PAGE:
I inform the House of concerns raised by my constituents on a move by some local councils, including neighbouring councils, to cancel official Australia Day celebrations.
The date 26 January is an important day for every Australian. It is about more than just the landing of the First Fleet or the raising of the flag at Sydney Cove.
Australia Day is a recognition of all that makes this country great. It is a celebration of our history and our heritage, our freedom and our future. It is a day when we proudly welcome new citizens to be part of the unfolding Australian story.
However, there are disturbing signs that a minority of activists are now using our national day to divide our nation. Three local councils—Yarra, Darebin and Moreland—have decided to cancel celebrations, scrap citizenship ceremonies and remove any notion of Australia Day from their local communities.
They have based this on the premise that celebrating Australia Day is offensive to Indigenous Australians and we should be more inclusive by moving it to another day.
The current plight of our First Peoples in this country should be a source of continued national shame. On nearly every social indicator—health and education to levels of incarceration—many Indigenous communities are trapped in a seemingly inescapable cycle of dysfunction and despair.
Like many Australians, I have witnessed these conditions firsthand. I have met with people and communities who feel the pain of their current circumstances. But I can assure members that dividing the nation by cancelling Australia Day will not make one iota of practical difference to these communities. It will not serve to educate one further Indigenous child, save one family from poverty or rescue one community from despair.
What is needed is positive action—action that is inclusive, not divisive. Being inclusive does not mean we erase one part of our history to promote another.
Being inclusive means we celebrate everything that makes us who we are. As Stan Grant has recognised, our country has three distinct histories that have shaped our nation—our Indigenous heritage, the British legacy and the richness of our migrant story.
Australia is unique precisely because of the way these different traditions have blended and enriched each other I believe we should continue to proudly celebrate Australia Day on 26 January because it is an important marker of our western heritage that has been instrumental in forming this country. Over past generations, we have seen our nation take steps to address our past and include our Indigenous communities in our nation’s progress.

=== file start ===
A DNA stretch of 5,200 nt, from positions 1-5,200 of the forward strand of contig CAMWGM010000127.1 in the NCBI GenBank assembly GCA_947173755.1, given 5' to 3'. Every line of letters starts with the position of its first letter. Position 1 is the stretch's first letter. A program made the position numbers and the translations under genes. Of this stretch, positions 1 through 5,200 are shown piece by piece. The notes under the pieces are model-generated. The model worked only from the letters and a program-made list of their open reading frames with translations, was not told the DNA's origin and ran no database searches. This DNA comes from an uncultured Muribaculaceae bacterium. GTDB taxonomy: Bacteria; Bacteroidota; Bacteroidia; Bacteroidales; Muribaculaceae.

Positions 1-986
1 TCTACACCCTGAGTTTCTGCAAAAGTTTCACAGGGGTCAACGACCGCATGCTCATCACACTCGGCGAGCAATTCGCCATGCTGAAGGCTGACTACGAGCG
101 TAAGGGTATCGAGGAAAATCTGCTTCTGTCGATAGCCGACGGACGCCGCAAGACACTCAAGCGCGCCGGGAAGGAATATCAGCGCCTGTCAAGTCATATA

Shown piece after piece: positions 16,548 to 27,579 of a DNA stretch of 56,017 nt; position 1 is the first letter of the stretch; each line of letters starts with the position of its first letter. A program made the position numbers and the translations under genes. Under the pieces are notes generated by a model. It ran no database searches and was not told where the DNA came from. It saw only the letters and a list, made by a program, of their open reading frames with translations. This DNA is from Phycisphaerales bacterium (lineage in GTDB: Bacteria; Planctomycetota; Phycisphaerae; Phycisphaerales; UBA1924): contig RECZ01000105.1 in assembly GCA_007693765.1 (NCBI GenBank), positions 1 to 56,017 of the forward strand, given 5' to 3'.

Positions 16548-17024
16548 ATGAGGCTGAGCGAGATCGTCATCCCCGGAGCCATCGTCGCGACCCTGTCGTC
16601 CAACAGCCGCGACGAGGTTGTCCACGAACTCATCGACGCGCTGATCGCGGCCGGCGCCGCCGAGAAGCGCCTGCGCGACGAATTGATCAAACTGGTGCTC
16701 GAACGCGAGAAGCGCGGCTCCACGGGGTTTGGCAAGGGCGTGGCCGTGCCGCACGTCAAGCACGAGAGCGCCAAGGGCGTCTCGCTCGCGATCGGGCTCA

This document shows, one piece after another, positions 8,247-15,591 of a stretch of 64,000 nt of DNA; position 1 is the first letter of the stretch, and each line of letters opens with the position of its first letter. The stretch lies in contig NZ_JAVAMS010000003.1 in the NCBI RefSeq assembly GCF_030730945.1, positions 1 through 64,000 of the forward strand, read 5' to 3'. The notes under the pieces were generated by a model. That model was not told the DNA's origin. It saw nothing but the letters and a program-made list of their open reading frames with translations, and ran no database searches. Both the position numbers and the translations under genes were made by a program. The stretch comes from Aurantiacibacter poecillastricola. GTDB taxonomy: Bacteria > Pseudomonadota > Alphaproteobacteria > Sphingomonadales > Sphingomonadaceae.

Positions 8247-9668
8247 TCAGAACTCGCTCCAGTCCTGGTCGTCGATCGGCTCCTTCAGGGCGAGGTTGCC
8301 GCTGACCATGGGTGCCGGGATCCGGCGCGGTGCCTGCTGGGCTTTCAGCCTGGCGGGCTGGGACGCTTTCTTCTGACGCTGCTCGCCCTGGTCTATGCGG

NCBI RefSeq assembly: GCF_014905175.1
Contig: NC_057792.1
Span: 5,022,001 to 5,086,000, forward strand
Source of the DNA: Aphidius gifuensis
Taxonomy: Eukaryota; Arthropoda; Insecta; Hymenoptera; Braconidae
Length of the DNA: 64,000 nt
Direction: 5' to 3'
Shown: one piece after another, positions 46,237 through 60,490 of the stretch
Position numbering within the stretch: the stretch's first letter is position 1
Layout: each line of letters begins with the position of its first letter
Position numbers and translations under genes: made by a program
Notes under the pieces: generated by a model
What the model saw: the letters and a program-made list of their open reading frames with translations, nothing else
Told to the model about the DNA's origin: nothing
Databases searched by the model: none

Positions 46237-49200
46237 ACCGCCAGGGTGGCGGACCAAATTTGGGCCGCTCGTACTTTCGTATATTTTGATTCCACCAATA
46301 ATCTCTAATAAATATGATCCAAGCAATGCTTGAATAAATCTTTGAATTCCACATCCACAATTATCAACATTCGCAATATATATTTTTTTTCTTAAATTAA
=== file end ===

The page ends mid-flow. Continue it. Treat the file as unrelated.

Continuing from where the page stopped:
I believe it is now time to take the next step to celebrate our Indigenous heritage. We have an opportunity to grow as a nation by sharing more fully in the history and heritage of our Indigenous brothers and sisters, to acknowledge the sorrows but also share in the richness of a culture that has graced these shores for tens of thousands of years.
A new national day to celebrate the Indigenous story would bring our nation together. I echo the calls by Federal Labor member Linda Burney that we should have a second national holiday to recognise and celebrate Indigenous culture and heritage, and its contribution to our national identity. That is what being inclusive means—bringing people together to celebrate the good, not dividing our nation into warring camps.
It is instructive that all the councils banning Australia Day have come from the inner city. They are councils dominated by The Greens and the Socialist Alliance, which are in no way representative of mainstream Australia or the real Indigenous communities they claim to speak for. They are turning what should be a time of unity into a time of conflict. They are practising politics of division, pitting Australian against Australian, where everyone ends up losing.
I regret to say it has been brought to my attention that the Labor Mayor of Blue Mountains City Council, which neighbours the electorate of Hawkesbury, has recently rejected a motion to affirm Australia Day as 26 January.
What started with The Greens is now moving into the Labor Party. As we have seen so often, where The Greens are today Labor will be tomorrow. That is why it is time for the New South Wales Labor Party to come clean and to be honest with the community about where it really stands.
I call upon the Opposition to condemn Labor councillors in New South Wales and elsewhere who are threatening to undermine our national day. I call upon the Opposition to affirm its support for Australia Day, our national heritage and our national story in a spirit of solidarity with the whole Australian community. I call upon the Opposition to help bring people together rather than driving them apart.